Joshua Fiedor knew he had a criminal record as a juvenile. But he says he never realized he was ineligible to own guns.
Then he received a letter from the Yakima County Sheriff’s Office last month informing him that he needed to surrender his firearms and his concealed pistol license.
“I was dumbfounded,” said the Yakima man, who said he had obtained his concealed-carry license shortly after establishing himself as a Washington resident. He moved here in 2000 and now owns an auto repair business.
However, the sheriff’s office had discovered information about Fiedor’s criminal record in California, including a burglary conviction from the 1980s. CarriAnn Ross, records supervisor for the sheriff’s office, said she could not discuss individual cases but did say the state and the FBI in recent years have pushed for more complete criminal history checks and that old convictions sometimes show up when permit applicants renew or replace their concealed-pistol cards, for example.
Fiedor said he was living with a poor foster family at the time. Walking home from school one day, he saw an open garage with a refrigerator inside. He checked for food, he said, but neighbors reported him for entering the building.
The cops caught up with him a few blocks later and sought burglary charges against him, he said.
That history would come back to haunt him, threatening to take away the guns he uses for recreation and home defense.
“We’re talking about something that occurred 32 years ago,” he said.
Attorneys who handle requests to restore firearm rights say Fiedor’s case is typical — somebody screwed up once, maybe more, as a juvenile or young adult and now wants to clean up their record so they can legally own guns.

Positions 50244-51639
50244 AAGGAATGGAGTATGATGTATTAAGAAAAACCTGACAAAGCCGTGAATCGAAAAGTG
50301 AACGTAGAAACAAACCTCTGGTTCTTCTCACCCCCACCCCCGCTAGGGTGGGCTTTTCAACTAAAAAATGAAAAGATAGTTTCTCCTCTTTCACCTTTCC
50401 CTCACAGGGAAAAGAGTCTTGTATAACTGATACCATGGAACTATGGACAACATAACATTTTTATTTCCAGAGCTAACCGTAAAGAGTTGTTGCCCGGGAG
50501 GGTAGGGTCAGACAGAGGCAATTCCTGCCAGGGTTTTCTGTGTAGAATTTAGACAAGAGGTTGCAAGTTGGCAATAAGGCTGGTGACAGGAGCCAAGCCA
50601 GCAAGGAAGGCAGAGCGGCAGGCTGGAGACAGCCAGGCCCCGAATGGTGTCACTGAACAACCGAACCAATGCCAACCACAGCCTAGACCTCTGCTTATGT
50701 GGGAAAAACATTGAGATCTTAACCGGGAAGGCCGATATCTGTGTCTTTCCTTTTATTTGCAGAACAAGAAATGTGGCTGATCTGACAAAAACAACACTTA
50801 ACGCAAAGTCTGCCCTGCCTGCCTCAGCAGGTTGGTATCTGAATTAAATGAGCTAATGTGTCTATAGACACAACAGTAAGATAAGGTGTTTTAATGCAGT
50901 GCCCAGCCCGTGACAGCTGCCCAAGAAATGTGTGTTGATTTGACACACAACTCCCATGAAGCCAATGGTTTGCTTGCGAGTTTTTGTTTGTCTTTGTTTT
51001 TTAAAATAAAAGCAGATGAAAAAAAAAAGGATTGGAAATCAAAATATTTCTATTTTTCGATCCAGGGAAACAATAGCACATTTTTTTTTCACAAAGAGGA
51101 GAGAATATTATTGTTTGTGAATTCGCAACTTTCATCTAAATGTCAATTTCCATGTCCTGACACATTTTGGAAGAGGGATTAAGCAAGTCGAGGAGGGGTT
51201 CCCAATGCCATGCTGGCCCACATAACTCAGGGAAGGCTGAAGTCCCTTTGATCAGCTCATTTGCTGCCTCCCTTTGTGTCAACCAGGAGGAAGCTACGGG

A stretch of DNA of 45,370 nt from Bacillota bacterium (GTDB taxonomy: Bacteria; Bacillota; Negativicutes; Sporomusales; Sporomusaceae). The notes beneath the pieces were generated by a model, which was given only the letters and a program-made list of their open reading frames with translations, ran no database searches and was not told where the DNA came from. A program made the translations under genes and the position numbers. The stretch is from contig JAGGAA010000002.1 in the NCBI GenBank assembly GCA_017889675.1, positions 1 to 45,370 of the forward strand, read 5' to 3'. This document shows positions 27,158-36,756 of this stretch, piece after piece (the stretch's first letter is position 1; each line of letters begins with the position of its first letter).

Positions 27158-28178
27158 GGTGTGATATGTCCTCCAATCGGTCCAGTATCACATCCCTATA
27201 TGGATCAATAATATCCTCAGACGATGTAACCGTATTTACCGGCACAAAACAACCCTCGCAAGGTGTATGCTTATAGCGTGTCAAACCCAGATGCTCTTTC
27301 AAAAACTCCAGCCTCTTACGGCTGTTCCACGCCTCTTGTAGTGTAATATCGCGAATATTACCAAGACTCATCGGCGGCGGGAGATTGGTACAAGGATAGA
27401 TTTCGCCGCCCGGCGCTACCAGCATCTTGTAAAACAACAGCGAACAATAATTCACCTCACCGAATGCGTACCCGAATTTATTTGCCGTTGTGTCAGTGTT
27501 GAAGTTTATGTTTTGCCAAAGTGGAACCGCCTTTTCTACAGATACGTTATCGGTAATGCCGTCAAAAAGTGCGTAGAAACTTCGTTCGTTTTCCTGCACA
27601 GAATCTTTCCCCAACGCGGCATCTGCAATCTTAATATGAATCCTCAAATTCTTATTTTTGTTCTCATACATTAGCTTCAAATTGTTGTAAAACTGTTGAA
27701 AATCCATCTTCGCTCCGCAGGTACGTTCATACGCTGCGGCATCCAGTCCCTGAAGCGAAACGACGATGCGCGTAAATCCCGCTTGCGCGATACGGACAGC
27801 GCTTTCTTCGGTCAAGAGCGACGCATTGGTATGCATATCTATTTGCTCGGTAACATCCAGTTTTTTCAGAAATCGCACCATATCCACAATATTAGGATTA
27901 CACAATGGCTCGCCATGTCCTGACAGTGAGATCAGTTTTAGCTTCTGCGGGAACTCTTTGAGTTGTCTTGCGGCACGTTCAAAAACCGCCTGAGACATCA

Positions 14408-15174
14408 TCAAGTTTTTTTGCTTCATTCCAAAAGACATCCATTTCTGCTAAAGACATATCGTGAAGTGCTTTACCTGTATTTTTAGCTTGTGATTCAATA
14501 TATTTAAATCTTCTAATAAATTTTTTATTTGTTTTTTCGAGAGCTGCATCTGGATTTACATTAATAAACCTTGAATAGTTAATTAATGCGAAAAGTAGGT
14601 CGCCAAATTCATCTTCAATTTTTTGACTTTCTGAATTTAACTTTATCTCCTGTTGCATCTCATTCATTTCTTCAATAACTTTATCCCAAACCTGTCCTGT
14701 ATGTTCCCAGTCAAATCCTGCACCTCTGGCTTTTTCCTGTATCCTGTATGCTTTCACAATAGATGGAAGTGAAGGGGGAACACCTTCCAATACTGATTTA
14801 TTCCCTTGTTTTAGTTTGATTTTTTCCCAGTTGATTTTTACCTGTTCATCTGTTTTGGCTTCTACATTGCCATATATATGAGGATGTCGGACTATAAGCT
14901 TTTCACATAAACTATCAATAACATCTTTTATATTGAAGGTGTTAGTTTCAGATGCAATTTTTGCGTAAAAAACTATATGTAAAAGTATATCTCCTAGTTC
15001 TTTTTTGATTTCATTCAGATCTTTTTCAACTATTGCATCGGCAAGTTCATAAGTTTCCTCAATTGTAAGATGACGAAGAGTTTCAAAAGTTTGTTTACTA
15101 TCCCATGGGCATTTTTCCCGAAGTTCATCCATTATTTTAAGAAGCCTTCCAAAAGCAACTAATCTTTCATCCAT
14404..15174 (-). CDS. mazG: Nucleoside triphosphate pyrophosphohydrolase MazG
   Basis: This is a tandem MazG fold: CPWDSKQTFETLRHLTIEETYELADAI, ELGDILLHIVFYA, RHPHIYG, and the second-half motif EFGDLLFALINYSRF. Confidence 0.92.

“It’s a huge part of my life, so I was all over it,” Fiedor said.
Like Fiedor, attorneys say, many put themselves unknowingly at risk of going to jail or facing new charges over illegal possession of firearms.
“ ... They’re just taking a huge risk by not doing it,” said Yakima attorney Richard Gilliland about defendants who don’t pursue restoring their rights.
Gilliland’s law firm partner, Tim Hall, said someone might try to report a burglary in which a gun was stolen, for example, only to discover that he shouldn’t have owned the weapon.
“There are a lot of people out there who have guns and don’t have them legally,” Hall said.
Gilliland and Hall said they have seen an increase in inquiries this year from prospective clients who want to have their firearm rights restored.
They attribute the spike in part to concerns over what might happen to gun rights when the next president takes office, but said their most common client is probably someone who wants to be able to go hunting with his children.
The firm has filed about 40 restoration cases this year across the state — up from about 25 in 2015, Gilliland said.
Other attorneys in Yakima and Western Washington said they had not seen a recent spike in cases, but they agreed that inquiries tend to go up at certain times, such as the 2008 election or after mass shootings such as at Sandy Hook Elementary School in 2012.
“Whether we see a surge between November and December this year, we’ll just have to wait and see,” said Bellevue attorney David Newman, who estimated that firearm rights cases make up about a third of his practice.